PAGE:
For the purposes of a car parking fringe benefit, the fee for any particular day is not representative if it differs substantially from the average lowest fee ordinarily charged for all-day parking. For this purpose, an employer may compare the fee for a particular day with the average fee charged during either of the four-week periods beginning or ending on that particular day.
The place, especially the house, in which a person resides. It also means a dwelling place or a dwelling.
Residual fringe benefit
Any fringe benefit that doesn't fit into one of the other 12 categories of fringe benefits.
Salary sacrifice arrangement
An arrangement between an employer and an employee, whereby the employee agrees to forgo part of their future entitlement to salary or wages in return for the employer or associate providing them with benefits of a similar value.
Small business entity
An entity that carries on a business and satisfies the annual turnover test of $2 million. A formal definition is contained in section 328-110 of the Income Tax Assessment Act 1997.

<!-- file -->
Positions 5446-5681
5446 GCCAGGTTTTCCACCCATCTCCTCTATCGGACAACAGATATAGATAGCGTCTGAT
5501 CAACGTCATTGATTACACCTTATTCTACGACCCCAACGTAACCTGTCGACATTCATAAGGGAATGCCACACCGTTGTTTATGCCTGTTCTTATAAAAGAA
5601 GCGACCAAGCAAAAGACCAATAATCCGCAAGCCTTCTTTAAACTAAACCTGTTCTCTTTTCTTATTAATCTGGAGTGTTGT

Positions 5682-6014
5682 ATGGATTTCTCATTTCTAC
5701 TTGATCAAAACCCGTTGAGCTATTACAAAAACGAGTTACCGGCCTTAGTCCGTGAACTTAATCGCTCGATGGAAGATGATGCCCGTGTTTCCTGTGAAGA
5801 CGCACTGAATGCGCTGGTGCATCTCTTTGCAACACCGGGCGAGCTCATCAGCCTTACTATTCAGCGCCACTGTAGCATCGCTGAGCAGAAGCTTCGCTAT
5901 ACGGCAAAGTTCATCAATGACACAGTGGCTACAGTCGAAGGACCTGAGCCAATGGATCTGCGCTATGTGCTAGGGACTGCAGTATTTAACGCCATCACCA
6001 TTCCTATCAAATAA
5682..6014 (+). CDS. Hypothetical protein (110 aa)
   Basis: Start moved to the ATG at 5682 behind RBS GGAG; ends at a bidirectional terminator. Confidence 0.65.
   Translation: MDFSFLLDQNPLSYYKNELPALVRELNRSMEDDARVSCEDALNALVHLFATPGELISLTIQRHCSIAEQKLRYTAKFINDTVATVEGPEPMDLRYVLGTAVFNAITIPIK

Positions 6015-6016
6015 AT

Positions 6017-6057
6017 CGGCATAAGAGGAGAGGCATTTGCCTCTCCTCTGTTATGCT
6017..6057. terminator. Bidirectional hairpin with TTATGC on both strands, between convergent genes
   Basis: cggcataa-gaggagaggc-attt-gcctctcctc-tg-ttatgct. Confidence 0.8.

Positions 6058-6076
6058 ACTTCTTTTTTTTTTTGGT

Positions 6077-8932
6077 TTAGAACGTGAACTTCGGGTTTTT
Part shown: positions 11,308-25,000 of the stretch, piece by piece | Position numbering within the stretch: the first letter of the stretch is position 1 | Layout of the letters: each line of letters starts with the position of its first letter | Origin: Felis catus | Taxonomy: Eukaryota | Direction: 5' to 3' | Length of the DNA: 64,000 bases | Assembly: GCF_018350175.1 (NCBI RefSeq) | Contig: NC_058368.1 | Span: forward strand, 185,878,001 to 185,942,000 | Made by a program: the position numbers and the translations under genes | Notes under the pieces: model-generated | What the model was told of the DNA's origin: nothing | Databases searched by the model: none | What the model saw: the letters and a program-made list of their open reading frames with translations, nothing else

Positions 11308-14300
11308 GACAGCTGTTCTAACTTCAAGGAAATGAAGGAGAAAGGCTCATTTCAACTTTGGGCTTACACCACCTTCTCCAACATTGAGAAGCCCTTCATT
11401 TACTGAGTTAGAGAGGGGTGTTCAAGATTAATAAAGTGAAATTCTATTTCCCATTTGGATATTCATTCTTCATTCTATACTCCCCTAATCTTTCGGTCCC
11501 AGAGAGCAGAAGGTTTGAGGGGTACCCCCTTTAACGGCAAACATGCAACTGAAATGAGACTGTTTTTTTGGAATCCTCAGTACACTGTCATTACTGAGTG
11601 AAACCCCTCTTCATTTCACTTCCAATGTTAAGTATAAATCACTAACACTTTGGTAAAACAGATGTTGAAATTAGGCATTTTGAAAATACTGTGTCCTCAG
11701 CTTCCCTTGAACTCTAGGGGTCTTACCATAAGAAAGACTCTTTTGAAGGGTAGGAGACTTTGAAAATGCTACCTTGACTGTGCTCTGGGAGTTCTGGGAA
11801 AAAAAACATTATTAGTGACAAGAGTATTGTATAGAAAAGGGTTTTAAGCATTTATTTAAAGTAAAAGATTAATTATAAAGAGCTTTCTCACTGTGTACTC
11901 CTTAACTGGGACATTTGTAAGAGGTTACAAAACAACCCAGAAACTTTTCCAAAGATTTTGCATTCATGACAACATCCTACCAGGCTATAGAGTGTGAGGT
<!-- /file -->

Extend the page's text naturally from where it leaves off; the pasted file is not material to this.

Statutory formula method
The statutory formula method for car fringe benefits is based on applying a statutory percentage to the car's base value.
Statutory interest rate
Also known as the benchmark interest rate. This interest rate is published by the Commissioner of Taxation each year and must be used to calculate the taxable value of either:
- a fringe benefit provided by way of a loan
- a car fringe benefit where an employer chooses to value the benefit using the operating cost method.
When calculating the taxable value of a car fringe benefit using the statutory formula method, the car's base value is multiplied by a statutory percentage.
For all car fringe benefits provided after 7.30pm AEST on 10 May 2011 (except where there is a pre-existing commitment in place to provide a car) a flat statutory rate of 20% applies.
For car fringe benefits provided prior to 7.30pm AEST on 10 May 2011, or where you have a pre-existing commitment in place to provide the car after this time, the statutory percentage varies according to the total number of kilometres travelled by the car during the FBT year.
Taxable supplies (sales)
For GST, a sale or supply includes a sale of goods or services, a lease of premises, hire of equipment, giving of advice, export of goods and the supply of other things. You are required to pay GST on taxable supplies (sales) you make. You are entitled to claim GST credits for the GST included in the price of purchases you use to make taxable supplies.